New-generation bare-metal nitinol (BNS) and drug-eluting stents have improved long-term outcomes in patients undergoing endovascular therapy for femoropopliteal lesions. Furthermore, cilostazol reduces in-stent restenosis (ISR) after first-generation BNS implantation for femoropopliteal lesions.Methods and Results:
We studied 255 patients with femoropopliteal lesions treated at 25 cardiovascular centers. Patients were randomly assigned to the BNS group (Misago stent implantation without cilostazol), BNS with cilostazol group (Misago stent implantation with cilostazol), or drug-eluting stents group (Zilver PTX stent implantation without cilostazol). Primary end point was 1-year restenosis noted using duplex ultrasound (peak systolic velocity ratio, >2.0). Secondary end point was major adverse limb events (limb-related death, target lesion revascularization, major amputation, and major bleeding). During the 1-year follow-up, 12 patients (4.7%) died and 237 (92.9%) had relevant ultrasound findings. The 1-year ISR rate did not differ significantly among the BNS, BNS with cilostazol, and drug-eluting stents groups (28.4% versus 12.2% versus 21.0%; P=0.052). Although the 1-year ISR rate was significantly lower in the BNS with cilostazol group than in the BNS group, it was similar to that in the drug-eluting stents group (P=0.16). Major adverse limb event was significantly higher in the BNS group (16.9% versus 6.5% versus 6.3%; P=0.034); however, target lesion revascularization and major bleeding were similar (9.7% versus 5.1% versus 3.6%; P=0.25, 4.8% versus 1.2% versus 2.4%; P=0.37, respectively).Conclusions:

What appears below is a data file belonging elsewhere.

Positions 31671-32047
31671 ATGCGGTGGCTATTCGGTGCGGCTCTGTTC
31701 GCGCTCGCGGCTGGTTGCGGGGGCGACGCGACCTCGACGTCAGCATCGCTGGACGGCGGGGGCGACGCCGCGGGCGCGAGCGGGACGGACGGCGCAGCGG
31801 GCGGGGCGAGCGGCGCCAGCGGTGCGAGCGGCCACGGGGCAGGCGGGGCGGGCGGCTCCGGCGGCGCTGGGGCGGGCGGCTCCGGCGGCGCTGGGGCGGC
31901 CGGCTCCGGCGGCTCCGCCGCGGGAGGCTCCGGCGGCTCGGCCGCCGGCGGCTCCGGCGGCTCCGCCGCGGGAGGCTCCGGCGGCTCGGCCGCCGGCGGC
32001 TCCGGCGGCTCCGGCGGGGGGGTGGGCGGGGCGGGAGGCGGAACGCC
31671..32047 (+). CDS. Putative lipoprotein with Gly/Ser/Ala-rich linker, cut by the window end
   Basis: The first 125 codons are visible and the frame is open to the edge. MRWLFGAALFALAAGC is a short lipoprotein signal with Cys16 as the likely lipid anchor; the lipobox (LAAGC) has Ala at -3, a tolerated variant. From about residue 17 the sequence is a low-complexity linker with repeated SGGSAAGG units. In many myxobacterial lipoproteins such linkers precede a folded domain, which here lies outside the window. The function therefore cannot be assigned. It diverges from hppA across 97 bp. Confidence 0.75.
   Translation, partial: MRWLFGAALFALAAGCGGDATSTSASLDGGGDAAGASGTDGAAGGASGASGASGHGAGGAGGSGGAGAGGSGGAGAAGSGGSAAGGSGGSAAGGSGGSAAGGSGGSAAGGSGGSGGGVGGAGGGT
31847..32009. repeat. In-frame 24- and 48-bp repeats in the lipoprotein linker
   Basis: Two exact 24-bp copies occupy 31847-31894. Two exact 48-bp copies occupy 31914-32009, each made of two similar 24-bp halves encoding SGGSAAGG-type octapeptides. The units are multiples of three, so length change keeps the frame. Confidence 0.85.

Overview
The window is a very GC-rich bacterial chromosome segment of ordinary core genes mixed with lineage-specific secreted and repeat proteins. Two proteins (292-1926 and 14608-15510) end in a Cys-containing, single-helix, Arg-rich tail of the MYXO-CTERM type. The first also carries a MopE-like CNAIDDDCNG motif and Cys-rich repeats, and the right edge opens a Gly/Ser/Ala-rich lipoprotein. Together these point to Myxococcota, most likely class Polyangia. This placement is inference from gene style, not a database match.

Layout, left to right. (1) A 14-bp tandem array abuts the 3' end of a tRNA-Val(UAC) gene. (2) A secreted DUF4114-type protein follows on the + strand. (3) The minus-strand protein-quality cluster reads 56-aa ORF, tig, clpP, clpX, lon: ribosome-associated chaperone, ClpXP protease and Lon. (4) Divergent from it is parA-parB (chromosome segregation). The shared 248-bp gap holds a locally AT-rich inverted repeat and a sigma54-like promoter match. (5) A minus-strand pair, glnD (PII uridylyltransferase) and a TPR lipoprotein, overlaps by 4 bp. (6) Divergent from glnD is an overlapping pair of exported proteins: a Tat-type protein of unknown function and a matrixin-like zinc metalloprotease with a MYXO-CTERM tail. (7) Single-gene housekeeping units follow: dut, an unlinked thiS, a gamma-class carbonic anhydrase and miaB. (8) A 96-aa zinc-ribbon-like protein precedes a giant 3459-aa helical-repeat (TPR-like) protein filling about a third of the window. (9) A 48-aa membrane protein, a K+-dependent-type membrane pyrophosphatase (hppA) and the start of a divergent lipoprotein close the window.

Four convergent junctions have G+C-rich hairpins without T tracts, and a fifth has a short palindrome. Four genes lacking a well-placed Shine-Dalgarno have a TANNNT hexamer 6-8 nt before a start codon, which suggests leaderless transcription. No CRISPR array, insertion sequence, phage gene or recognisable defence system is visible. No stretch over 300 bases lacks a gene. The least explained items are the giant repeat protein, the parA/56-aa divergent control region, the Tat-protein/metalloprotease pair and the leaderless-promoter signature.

Misago stent implantation with cilostazol showed a comparable 1-year ISR rate with Zilver PTX. Cilostazol reduced the 1-year ISR rate after endovascular therapy when used with new-generation BNS.Clinical Trial Registration:
URL: http://www.umin.ac.jp/ctr/. Unique identifier: UMIN 000010071.